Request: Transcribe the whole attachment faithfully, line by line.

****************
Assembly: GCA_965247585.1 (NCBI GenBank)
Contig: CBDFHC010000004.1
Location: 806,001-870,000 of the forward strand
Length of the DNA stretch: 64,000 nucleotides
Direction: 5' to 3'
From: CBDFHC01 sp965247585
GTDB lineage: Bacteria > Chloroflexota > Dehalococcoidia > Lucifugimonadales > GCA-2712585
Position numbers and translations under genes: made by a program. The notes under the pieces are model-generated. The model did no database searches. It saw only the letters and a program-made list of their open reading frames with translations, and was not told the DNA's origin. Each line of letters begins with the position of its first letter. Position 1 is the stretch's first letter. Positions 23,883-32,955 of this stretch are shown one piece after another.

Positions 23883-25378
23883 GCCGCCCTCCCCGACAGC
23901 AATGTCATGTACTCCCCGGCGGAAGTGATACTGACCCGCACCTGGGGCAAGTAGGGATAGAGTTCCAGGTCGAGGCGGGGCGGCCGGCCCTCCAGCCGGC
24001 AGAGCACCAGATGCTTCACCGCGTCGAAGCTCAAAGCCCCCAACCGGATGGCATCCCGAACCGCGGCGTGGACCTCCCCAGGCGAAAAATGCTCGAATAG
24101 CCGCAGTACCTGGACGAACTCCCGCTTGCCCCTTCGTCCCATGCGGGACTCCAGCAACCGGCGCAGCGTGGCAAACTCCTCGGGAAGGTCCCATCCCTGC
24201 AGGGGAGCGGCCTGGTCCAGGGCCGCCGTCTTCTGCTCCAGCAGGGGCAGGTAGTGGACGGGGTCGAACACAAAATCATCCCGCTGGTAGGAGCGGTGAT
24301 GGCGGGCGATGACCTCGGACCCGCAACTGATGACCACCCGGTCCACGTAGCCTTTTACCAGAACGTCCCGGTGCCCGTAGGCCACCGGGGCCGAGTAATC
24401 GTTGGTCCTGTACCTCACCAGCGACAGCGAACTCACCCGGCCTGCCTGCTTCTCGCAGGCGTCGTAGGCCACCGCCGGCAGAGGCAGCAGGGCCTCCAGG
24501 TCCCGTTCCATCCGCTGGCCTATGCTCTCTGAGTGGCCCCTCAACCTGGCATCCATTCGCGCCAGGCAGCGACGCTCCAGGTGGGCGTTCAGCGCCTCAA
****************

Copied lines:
Assembly: GCA_965247585.1 (NCBI GenBank)
Contig: CBDFHC010000004.1
Location: 806,001-870,000 of the forward strand
Length of the DNA stretch: 64,000 nucleotides
Direction: 5' to 3'
From: CBDFHC01 sp965247585
GTDB lineage: Bacteria > Chloroflexota > Dehalococcoidia > Lucifugimonadales > GCA-2712585
Position numbers and translations under genes: made by a program. The notes under the pieces are model-generated. The model did no database searches. It saw only the letters and a program-made list of their open reading frames with translations, and was not told the DNA's origin. Each line of letters begins with the position of its first letter. Position 1 is the stretch's first letter. Positions 23,883-32,955 of this stretch are shown one piece after another.

Positions 23883-25378
23883 GCCGCCCTCCCCGACAGC
23901 AATGTCATGTACTCCCCGGCGGAAGTGATACTGACCCGCACCTGGGGCAAGTAGGGATAGAGTTCCAGGTCGAGGCGGGGCGGCCGGCCCTCCAGCCGGC
24001 AGAGCACCAGATGCTTCACCGCGTCGAAGCTCAAAGCCCCCAACCGGATGGCATCCCGAACCGCGGCGTGGACCTCCCCAGGCGAAAAATGCTCGAATAG
24101 CCGCAGTACCTGGACGAACTCCCGCTTGCCCCTTCGTCCCATGCGGGACTCCAGCAACCGGCGCAGCGTGGCAAACTCCTCGGGAAGGTCCCATCCCTGC
24201 AGGGGAGCGGCCTGGTCCAGGGCCGCCGTCTTCTGCTCCAGCAGGGGCAGGTAGTGGACGGGGTCGAACACAAAATCATCCCGCTGGTAGGAGCGGTGAT
24301 GGCGGGCGATGACCTCGGACCCGCAACTGATGACCACCCGGTCCACGTAGCCTTTTACCAGAACGTCCCGGTGCCCGTAGGCCACCGGGGCCGAGTAATC
24401 GTTGGTCCTGTACCTCACCAGCGACAGCGAACTCACCCGGCCTGCCTGCTTCTCGCAGGCGTCGTAGGCCACCGCCGGCAGAGGCAGCAGGGCCTCCAGG
24501 TCCCGTTCCATCCGCTGGCCTATGCTCTCTGAGTGGCCCCTCAACCTGGCATCCATTCGCGCCAGGCAGCGACGCTCCAGGTGGGCGTTCAGCGCCTCAA